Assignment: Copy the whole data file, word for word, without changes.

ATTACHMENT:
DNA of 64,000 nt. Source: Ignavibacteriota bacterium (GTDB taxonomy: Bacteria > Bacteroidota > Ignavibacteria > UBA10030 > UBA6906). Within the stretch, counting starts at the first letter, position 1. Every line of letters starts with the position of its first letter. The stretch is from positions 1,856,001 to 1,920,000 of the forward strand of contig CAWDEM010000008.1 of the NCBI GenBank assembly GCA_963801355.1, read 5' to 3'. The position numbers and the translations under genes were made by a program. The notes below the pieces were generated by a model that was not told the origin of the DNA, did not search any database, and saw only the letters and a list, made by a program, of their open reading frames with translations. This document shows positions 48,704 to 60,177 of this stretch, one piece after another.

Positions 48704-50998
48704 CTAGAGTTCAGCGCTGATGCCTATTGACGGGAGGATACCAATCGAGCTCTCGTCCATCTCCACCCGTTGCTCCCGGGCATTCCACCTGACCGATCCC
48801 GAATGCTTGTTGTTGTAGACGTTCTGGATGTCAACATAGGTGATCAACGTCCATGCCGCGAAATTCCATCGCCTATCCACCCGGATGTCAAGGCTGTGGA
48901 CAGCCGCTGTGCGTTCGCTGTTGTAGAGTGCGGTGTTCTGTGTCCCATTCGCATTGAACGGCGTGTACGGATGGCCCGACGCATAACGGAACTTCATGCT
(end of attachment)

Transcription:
DNA of 64,000 nt. Source: Ignavibacteriota bacterium (GTDB taxonomy: Bacteria > Bacteroidota > Ignavibacteria > UBA10030 > UBA6906). Within the stretch, counting starts at the first letter, position 1. Every line of letters starts with the position of its first letter. The stretch is from positions 1,856,001 to 1,920,000 of the forward strand of contig CAWDEM010000008.1 of the NCBI GenBank assembly GCA_963801355.1, read 5' to 3'. The position numbers and the translations under genes were made by a program. The notes below the pieces were generated by a model that was not told the origin of the DNA, did not search any database, and saw only the letters and a list, made by a program, of their open reading frames with translations. This document shows positions 48,704 to 60,177 of this stretch, one piece after another.

Positions 48704-50998
48704 CTAGAGTTCAGCGCTGATGCCTATTGACGGGAGGATACCAATCGAGCTCTCGTCCATCTCCACCCGTTGCTCCCGGGCATTCCACCTGACCGATCCC
48801 GAATGCTTGTTGTTGTAGACGTTCTGGATGTCAACATAGGTGATCAACGTCCATGCCGCGAAATTCCATCGCCTATCCACCCGGATGTCAAGGCTGTGGA
48901 CAGCCGCTGTGCGTTCGCTGTTGTAGAGTGCGGTGTTCTGTGTCCCATTCGCATTGAACGGCGTGTACGGATGGCCCGACGCATAACGGAACTTCATGCT